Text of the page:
The National Center for State Courts has published a new website that compiles data from state court systems and allows users to filter, sort and compare data between state courts. An excellent new resource for comparative research.
On 4/25/2013 the United States Court of Appeals for the Second Circuit mostly overturned a lower court opinion on the nature of appropriation, the importance of transformative use and the protection of works of art under the federal copyright statutes. The 2011 federal district court case had found that artist Richard Prince’s appropriation of photographs by Patrick Cariou were not sufficiently transformative to warrant an exception to the fair use provisions. The Second Circuit mostly reversed this position in an opinion that is reverberating around the art world. Get a link to the opinion and a good dose of commentary from the Art Law Blog.
The Chamber is based on the novel by John Grisham. Young attorney Adam Hall (Chris O’Donnell) seeks to appeal the death penalty for his racist grandfather Sam Cayhall (Gene Hackman). Cayhill, an outspoken member of the KKK, is on death row for the murder of two children. Hall has 28 days to have the death sentence commuted and come to terms with who and what his grandfather is.
The library has one self-service copy machine located in the reserve area on the 2nd floor. The copy machine accepts change, one and five dollar bills and Seattle University campus cards that have value added to the debit account. Value can be added to your campus card using eAccounts. Additional information is available on the “Campus Card” section of the OIT website. Cost for photocopies is $0.10 when using change and $0.055 when using your ID card.
Contact the circulation staff if you encounter any problems with the copy machine. Circulation staff can add paper and fix minor paper jams but cannot repair the machine. Staff will place a service call if required.
It is big news in Seattle that federal budget cuts have caused cancellation of the Blue Angels’ annual visit to Seafair. In a similar vein, state budget cuts may impact another local institution: the Washington State Library. In recent decades, the library has been moved off of the Capitol campus. Budget constraints threaten additional changes. Read the Seattle Times article describing the budget maneuvering that has accompanied the library’s travails.
From 1864 to 1873, the United States minted just over 45.5 million two-cent coins. In its history of “In God We Trust”, the Treasury Department notes that in the Act of April 22, 1864 (Chapter 66, 38 Congress, Session 1, 13 Stat. 54 (1861-1864)), Congress authorized the minting of the two-cent coin. The Mint Director was to develop the designs for these coins for final approval of the Secretary. IN GOD WE TRUST first appeared on the 1864 two-cent coin.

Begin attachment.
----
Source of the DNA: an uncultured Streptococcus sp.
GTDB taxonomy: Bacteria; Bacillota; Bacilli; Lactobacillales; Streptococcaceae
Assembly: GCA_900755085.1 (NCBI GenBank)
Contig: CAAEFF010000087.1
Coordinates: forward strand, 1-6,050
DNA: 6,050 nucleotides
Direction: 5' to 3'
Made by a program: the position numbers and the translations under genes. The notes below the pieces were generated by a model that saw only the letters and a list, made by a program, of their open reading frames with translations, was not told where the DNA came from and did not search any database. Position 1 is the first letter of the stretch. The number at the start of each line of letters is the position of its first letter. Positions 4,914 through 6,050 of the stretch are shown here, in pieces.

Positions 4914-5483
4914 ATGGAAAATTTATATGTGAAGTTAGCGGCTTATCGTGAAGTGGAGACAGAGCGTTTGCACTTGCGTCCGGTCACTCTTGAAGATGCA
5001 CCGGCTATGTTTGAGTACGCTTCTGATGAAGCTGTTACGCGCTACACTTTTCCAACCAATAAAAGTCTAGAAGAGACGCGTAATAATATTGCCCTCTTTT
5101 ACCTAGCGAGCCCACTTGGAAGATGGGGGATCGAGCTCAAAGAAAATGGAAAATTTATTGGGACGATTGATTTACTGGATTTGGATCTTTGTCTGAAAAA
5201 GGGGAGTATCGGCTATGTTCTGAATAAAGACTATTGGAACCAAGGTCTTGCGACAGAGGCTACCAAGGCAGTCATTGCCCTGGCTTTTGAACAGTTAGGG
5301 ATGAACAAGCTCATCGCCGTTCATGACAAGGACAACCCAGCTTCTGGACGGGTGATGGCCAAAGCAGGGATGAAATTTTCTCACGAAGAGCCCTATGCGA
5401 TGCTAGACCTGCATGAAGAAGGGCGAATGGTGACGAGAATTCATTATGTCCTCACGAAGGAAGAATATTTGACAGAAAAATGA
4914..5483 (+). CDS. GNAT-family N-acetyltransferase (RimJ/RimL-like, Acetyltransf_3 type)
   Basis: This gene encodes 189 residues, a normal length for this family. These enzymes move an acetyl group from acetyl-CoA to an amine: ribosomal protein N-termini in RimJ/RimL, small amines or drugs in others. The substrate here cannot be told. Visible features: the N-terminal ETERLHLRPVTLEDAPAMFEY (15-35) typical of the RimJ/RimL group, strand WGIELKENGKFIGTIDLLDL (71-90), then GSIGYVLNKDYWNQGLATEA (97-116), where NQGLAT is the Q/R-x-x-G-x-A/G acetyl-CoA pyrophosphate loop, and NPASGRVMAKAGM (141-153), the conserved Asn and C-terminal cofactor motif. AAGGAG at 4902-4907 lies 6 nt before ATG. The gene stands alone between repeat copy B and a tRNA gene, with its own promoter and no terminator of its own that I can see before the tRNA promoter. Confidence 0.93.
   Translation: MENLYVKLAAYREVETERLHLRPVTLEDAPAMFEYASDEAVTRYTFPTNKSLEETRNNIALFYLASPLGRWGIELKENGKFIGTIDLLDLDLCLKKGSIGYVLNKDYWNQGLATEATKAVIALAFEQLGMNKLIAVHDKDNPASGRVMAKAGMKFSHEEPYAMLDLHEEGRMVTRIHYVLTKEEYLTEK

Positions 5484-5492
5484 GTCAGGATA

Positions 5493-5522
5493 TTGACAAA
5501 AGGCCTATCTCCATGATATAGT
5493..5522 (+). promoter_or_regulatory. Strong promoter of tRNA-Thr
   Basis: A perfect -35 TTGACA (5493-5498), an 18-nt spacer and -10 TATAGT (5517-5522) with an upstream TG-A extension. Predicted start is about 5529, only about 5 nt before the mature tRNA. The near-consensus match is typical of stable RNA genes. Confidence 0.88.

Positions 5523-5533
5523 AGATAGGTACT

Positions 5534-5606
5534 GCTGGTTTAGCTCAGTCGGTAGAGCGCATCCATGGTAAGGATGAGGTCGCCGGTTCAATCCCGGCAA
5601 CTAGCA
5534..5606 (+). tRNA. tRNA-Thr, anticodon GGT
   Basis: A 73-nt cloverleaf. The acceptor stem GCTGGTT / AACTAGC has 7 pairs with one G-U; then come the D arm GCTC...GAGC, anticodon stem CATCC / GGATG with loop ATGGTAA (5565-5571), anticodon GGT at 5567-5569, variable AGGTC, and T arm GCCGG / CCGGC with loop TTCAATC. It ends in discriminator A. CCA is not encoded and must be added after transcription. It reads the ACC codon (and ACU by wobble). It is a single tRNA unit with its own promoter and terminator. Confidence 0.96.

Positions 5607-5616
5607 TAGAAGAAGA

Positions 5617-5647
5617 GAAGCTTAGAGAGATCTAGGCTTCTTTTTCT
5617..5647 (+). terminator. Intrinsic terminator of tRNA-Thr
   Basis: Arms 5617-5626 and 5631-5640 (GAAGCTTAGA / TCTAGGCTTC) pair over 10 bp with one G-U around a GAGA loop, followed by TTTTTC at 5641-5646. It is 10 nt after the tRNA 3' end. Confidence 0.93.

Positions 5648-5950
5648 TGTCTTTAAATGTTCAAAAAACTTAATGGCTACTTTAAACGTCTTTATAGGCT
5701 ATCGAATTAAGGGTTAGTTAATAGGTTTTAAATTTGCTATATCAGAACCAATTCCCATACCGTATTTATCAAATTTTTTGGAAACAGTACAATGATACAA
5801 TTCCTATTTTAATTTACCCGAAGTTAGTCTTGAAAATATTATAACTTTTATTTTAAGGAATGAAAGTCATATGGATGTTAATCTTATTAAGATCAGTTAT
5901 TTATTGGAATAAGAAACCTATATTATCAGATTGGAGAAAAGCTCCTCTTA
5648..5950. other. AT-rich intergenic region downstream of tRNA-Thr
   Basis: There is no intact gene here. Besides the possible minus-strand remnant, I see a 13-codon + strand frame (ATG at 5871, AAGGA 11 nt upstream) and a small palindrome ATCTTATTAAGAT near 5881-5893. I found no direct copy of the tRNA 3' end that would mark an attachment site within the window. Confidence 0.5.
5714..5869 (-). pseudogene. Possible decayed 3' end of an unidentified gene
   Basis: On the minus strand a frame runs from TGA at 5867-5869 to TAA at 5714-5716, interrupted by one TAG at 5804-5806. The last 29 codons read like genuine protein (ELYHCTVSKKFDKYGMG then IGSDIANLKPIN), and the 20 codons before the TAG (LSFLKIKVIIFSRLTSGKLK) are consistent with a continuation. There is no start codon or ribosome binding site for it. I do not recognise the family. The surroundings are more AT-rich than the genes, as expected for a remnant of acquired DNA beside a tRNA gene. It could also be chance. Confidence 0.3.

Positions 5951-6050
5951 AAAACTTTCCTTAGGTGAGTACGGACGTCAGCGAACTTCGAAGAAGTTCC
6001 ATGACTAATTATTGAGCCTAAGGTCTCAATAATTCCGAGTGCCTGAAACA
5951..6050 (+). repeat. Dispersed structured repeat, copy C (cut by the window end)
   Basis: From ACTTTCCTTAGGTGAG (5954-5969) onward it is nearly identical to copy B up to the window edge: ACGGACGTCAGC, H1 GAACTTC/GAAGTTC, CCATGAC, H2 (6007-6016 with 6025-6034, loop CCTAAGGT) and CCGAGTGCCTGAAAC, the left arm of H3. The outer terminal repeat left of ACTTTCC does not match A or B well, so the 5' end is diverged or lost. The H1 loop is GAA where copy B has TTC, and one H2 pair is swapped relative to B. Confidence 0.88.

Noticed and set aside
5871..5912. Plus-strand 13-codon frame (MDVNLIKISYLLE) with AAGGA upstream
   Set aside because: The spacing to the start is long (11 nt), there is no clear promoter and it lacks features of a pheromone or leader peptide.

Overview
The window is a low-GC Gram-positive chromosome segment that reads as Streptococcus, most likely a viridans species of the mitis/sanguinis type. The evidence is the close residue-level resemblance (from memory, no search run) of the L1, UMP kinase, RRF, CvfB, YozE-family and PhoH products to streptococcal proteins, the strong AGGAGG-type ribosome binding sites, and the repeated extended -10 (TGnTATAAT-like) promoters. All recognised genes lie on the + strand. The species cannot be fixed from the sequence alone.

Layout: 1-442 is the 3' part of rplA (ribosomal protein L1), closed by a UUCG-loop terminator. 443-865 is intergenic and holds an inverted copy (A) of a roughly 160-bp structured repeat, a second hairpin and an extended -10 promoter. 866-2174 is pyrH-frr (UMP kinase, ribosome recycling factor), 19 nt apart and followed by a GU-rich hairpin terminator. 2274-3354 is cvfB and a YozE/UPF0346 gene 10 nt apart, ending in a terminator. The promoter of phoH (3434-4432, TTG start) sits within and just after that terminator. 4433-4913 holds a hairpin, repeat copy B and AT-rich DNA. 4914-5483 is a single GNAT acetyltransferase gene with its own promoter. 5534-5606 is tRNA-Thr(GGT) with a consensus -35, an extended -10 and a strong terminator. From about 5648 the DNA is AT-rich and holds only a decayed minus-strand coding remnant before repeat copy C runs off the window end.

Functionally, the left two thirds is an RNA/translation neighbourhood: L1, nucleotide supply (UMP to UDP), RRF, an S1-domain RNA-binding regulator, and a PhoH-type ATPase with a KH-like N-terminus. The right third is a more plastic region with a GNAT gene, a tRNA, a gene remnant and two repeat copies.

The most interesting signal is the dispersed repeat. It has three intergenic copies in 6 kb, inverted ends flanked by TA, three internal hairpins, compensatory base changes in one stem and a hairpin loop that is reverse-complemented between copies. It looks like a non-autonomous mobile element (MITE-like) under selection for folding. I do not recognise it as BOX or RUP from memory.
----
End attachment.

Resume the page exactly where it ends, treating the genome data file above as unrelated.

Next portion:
Many people have used Hein Online to access law review articles that are beyond the scope of coverage for Westlaw and Lexis, but the law reviews are just the tip of the iceberg of Hein Online’s content. One of the most useful collections on our Hein subscription is the U.S. Congressional
Collection. The U.S Congressional Collection on Hein has full text scans of the images for each page of the Congressional Record back to its inception in 1873. The collection also includes the three previous iterations of the Congressional Record: the Congressional Globe Vols. 1-46 (1833-1873); Register of Debates in Congress Vols. 1-14 (1825-1837) and the Annals of the Congress of the United States 1st Congress to 18th Congress (1789-1824).
Both the Daily Edition of the Congressional Record (the “newspaper” like edition that reports the daily events in Congress) and the Bound Edition (the formal edition that has been corrected, revised, and edited and can include later insertions by members of Congress) are available in the Congressional Collection. Hein’s Daily to Bound Locator is a handy tool that cross-references the pagination between the two editions.
The handiest feature on the U.S. Congressional Collection, however, is that all versions of the Congressional Record going back to 1789 Annals of Congress are full text searchable. When you think that prior to our acquisition of the U.S. Congressional Collection, these materials had to be painstakingly researched using microfiche – this is, indeed, an incredible resource to have at our fingertips. Hein Online is available through the law library.
This week we’ve seen parodies of Maroon 5’s “Payphone”, UW librarians take on Lady Gaga’s “Poker Face”, an epic quest to return overdue library books à la Lord of the Rings, and even a library parody of the Old Spice commercials. But have you ever seen a librarian rap? YouTube user BradyBoy31 takes suggestions for his “Unexpected Rapstars” series, and in this video he gives us a glimpse at the Rapping Librarian. Awesome!
In what may be a landmark opinion in U.S. human rights practice, the Supreme Court held that conduct occurring on foreign territory will not be the subject of litigation under the Alien Tort Claims Statute. The court invoked the “presumption against extraterritoriality” in arriving at its opinion. Read an analysis by Prof. Curtis A. Bradley in this ASIL Insight.